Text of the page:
STANFORD

Ling 236: Quantitative, Probabilistic, and Optimization-Based Explanation in Linguistics
Handout #2: Winter 2002 Syllabus


Course Syllabus

(updated 2002/02/25)

This is a tentative syllabus and is subject to change (hit reload!).

Date

Topic

Out

Due

Week 1

 

 

Wednesday,

9 Jan 02

Introduction: Motivation of probabilistic and statistical approaches.

HW #1

 

Linguistics: What motivates probabilistic approaches in syntax? Problems of categoricity. The greater explanatory power of probabilistic models. Some examples.

Statistics: Probability intro: counting, basic probability laws, maximum likelihood; discrete and continuous distributions; Bernoulli, binomial, and multinomial distributions; joint and conditional probability, independence, Bayes Rule.

John Goldsmith. 2001. Probability for linguists. Microsoft Word or converted to HTML. or

Christopher Manning and Hinrich Schütze. 1999. Foundations of Statistical Natural Language Processing. Chapter 2, pp. 39-54, 60-68, 72-76. or

Rice, John A. Mathematical Statistics and Data Analysis. 2nd edition. Duxbury Press, 1995.

 

 

Week 2

 

 

Wednesday,

16 Jan 02

Grammatical weight & contingency table statistics

HW #2

HW#1

Linguistics:

Tom Wasow, Remarks on grammatical weight, Language Variation and Change 9: 81–105, 1997.

Statistics: Contingency table data:  the chi-square test and Fisher’s exact test

 

 

Week 3

 

 

Wednesday, 23 Jan 02

Probabilistic grammars, subcategorization & statistical inference

HW #3

HW #2

Linguistics:

Roland and Jurafsky. Verb Sense and Verb Subcategorization Probabilities. CUNY 1998. 

Christopher D. Manning. 2002. Probabilistic Syntax. To appear in Rens Bod, Jennifer Hay, and Stefanie Jannedy (eds.), Probabilistic Linguistics, MIT Press. Section 3.1.

Briefly discussed: contents of: Douglas Biber, Susan Conrad, and Randi Reppen. Corpus Linguistics: Investigating Language Structure and Use. Cambridge University Press, 1998, Section 3.4 and 3.5.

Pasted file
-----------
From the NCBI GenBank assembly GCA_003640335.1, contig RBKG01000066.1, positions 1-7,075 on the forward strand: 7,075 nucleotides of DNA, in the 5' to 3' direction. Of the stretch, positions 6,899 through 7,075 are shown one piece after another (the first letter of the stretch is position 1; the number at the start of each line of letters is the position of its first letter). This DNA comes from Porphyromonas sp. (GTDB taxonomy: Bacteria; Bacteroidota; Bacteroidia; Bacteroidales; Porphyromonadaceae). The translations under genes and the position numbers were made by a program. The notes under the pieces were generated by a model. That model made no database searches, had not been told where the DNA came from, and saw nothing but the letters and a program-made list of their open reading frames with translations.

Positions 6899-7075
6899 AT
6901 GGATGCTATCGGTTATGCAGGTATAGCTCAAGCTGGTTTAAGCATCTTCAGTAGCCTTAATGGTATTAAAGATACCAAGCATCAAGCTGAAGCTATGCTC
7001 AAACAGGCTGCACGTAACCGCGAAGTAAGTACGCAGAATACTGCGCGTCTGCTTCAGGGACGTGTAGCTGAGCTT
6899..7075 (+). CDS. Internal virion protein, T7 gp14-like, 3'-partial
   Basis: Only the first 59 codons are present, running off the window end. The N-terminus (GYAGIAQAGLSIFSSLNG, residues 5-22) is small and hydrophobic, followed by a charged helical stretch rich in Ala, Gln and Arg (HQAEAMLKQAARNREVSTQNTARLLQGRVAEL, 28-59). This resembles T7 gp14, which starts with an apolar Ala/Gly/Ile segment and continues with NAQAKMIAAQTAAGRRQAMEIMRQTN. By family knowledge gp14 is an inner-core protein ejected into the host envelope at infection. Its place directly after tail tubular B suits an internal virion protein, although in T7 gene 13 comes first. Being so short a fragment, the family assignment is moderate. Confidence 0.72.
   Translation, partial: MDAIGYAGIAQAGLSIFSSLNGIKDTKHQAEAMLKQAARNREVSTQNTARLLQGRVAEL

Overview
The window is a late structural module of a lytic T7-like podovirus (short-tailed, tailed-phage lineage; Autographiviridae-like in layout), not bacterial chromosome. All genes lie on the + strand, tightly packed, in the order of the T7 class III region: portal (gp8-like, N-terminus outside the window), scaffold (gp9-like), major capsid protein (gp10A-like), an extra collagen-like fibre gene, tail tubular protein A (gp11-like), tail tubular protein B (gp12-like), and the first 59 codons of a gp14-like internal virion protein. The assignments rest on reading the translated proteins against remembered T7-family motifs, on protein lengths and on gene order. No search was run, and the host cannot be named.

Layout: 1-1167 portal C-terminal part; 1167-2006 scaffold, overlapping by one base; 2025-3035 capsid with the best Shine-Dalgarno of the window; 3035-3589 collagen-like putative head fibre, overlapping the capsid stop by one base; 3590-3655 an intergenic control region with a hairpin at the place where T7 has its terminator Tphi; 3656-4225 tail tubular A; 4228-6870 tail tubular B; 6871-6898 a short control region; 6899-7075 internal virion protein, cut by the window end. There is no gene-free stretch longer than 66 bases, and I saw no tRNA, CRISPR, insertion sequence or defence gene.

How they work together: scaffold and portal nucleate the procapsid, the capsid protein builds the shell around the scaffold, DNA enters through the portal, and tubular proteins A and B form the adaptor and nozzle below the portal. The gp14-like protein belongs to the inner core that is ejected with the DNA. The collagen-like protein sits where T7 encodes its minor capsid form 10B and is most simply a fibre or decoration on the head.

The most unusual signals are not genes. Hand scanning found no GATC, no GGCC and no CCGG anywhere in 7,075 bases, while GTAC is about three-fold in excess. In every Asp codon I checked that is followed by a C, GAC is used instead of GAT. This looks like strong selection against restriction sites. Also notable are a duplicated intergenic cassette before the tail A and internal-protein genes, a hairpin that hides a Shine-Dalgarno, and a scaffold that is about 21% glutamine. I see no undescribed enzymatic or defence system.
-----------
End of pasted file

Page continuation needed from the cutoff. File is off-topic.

Statistics: Tests for proportions or odds: mean and variance, z-test, t-test, likelihood ratios: log odds ratios, and G2 test.

 

 

Week 4

 

 

Wednesday, 30 Jan 02

s-genitives and the of-genitive in English & statistical inference

 

HW #3

Linguistics: Anette Rosenbach: Aspects of iconicity and economy in the choice between the s-genitive and the of-genitive in English. To appear in B. Mondorf and G. Rohdenburg (eds), Determinants of Grammatical Variation in English. Mouton de Gruyter.

Altenberg. The Genitive v. the of-Construction. [Reference.]

Suppes, Patrick. 1970. Probabilistic grammars for natural languages. Synthèse 22: 95-116.

Statistics: Samples and statistical inference, estimating parameters, the method of maximum likelihood, maximum likelihood for multinomial cell probabilities

 

 

Week 5

 

 

Wednesday, 6 Feb 02

Grammaticality and variation: linear regression models

HW #4

 

Linguistics:

Labov, William. 1969. Contraction, deletion and inherent variability of the English copula. Language 45, 715-62, extract.

Statistics: Linear regression: simple and multiple linear regression

 

 

Week 6

 

 

Wednesday, 13 Feb 02

Linear regression models and Active vs. passive

HW#5

HW #4

Linguistics.

Keller, Frank. 2000. Gradience in Grammar: Experimental and Computational Aspects of Degrees of Grammaticality. PhD Thesis, University of Edinburgh. Selections

Dominique Estival and John Myhill. Formal and functional aspects of the development from passive to ergative systems. In M. Shibatani (ed), Passive and Voice John Benjamins, 1988.